Say 'yes' to Tigard-Tualatin levy request
Voters should vote "yes" in November to support the Tigard-Tualatin School District's local option levy.
It's not the first time voters have been asked and it likely won't be the last. The levy first went to voters in 2000 and passed muster. It did again in 2004, and in 2008 and yet again in 2014. In fact, that last win was the biggest yet, with an estimated 70 percent of Washington County voters and 76 percent of Clackamas County voters saying "yes."
The voters were right those years. They'd do well to say "yes" again this time.
Measure 34-285 is a renewal, not a new tax. That means, even if it passes, you won't see a new, additional charge on your property tax bill next year.
The money would go toward:
n Funding for approximately 100 teachers who work in classrooms throughout the district.
n Helping to maintain existing classroom programs.
n Protecting class sizes supported by the current levy.
n Supplementing state funding to maintain local school services. This last point is important. We do not adequately fund public schools in Oregon to meet what's called the "Quality Education Model." That is: The amount necessary to hit the highest priorities of Oregonians. Since we don't choose to fund public schools properly — and we haven't since the tax revolt era of Measures 5 and 50 — local options let local voters say, yes, our local school deserves some extra bucks.
That's where the term "local option levy" comes from.
If approved, the levy would continue the existing rate, which cannot exceed $1 per $1,000 of assessed value, for another five years. That would cost the owner of a $300,000 home $300 per year or about $25 per month; the same as now.
Some voters will be scratching their heads and wondering, "Didn't I say 'yes' to a bond measure just a couple of years ago?" And, in fact, voters in 2016 passing a bond measure to rebuild or renovate a wide array of Tigard-Tualatin Schools.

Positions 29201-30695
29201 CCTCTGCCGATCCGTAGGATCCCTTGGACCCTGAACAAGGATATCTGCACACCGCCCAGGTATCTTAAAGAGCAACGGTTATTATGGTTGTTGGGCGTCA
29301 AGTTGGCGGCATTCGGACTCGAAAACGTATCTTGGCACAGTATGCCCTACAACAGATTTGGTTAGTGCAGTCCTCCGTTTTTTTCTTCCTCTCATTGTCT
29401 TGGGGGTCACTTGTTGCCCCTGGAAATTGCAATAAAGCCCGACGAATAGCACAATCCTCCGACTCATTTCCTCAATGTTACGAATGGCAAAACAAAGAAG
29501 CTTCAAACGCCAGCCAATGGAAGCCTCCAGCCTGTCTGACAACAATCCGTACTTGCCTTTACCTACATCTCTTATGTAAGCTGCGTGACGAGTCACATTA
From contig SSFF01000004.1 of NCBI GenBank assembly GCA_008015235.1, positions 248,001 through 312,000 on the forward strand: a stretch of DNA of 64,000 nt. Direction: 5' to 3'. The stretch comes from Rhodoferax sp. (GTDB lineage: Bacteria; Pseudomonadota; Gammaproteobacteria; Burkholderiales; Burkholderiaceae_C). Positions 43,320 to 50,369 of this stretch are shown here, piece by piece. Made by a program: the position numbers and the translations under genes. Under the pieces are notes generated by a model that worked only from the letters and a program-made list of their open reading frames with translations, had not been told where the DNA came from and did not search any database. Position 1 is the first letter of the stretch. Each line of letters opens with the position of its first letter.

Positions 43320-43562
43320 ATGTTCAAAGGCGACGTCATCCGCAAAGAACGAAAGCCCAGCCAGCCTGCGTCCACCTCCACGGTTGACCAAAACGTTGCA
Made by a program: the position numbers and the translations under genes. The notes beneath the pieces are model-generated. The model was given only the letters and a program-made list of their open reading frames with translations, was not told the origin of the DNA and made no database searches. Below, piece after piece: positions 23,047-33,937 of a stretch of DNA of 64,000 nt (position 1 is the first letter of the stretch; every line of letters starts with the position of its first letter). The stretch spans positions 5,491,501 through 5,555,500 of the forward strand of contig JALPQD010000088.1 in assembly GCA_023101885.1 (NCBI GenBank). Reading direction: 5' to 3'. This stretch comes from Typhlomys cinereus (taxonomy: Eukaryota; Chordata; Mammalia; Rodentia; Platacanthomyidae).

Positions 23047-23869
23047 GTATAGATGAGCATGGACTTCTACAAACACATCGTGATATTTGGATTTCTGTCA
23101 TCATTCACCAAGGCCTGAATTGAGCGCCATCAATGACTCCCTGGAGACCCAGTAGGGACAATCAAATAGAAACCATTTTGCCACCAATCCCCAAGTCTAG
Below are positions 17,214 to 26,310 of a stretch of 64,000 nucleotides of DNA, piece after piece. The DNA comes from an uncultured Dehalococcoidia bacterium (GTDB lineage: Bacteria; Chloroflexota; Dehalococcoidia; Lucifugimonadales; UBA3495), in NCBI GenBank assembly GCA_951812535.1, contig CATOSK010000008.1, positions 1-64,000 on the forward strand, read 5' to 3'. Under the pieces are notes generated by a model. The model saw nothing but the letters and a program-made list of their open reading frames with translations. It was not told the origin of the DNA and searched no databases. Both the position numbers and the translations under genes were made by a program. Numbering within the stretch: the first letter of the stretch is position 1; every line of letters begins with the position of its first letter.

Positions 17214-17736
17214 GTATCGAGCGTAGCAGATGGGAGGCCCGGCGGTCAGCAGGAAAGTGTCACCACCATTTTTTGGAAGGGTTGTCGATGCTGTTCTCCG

So it's important to understand that a levy differs from a bond measure. In Oregon, bond dollars are used for construction and land purchase, but cannot be used to pay for employees, such as classroom teachers. So we pay for that new school with bonds, but we hire teachers in that school with a combination of General Fund dollars from the Legislature and, in the case of Tigard-Tualatin, with a local option levy.
This levy is estimated to raise $9.4 million in 2020-21.
Bond measures also raise a specific amount of money. But a levy — based on a dollar-per-thousand of assessed value for taxable properties — raises more money as more properties are constructed.
(Editor's note: A graphic breakout on Page A3 of the at-home edition of the Sept. 13 issue included incorrect information about bonds and levies.)
But getting past the complexities of Oregon public education funding laws, voters should support this measure. Tigard-Tualatin has proven itself to be a good steward of the public's money.
Measure 34-285 will appear on the Nov. 6 vote-by-mail ballot. The last day to register for the election is Oct. 16. Ballots should arrive around that date.
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